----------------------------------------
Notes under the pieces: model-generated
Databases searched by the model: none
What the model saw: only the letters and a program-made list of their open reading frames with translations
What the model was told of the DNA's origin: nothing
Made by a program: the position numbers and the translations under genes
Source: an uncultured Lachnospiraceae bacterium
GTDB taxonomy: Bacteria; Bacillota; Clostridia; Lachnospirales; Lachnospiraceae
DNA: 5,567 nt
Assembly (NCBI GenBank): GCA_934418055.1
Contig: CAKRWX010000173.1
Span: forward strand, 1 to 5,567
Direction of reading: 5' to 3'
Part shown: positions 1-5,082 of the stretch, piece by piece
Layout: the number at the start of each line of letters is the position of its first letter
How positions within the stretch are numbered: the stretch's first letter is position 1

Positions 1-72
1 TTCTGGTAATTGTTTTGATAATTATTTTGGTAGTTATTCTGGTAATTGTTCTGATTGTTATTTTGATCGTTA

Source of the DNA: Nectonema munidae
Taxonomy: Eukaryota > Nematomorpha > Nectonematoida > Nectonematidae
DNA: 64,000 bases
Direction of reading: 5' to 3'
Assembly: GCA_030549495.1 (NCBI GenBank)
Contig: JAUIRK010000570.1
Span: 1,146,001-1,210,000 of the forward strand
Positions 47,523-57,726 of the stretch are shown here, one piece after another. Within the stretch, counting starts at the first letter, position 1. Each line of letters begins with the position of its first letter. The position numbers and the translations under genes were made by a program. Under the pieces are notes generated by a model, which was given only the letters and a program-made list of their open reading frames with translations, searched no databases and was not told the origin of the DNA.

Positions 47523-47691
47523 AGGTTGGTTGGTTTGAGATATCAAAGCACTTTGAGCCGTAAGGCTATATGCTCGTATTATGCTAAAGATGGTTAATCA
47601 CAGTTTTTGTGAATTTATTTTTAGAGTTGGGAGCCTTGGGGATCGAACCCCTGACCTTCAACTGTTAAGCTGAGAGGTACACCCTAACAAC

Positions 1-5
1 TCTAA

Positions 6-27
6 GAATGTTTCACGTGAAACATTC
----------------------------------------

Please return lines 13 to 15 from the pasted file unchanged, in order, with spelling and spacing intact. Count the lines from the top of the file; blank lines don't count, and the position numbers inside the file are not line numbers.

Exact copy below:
Part shown: positions 1-5,082 of the stretch, piece by piece
Layout: the number at the start of each line of letters is the position of its first letter
How positions within the stretch are numbered: the stretch's first letter is position 1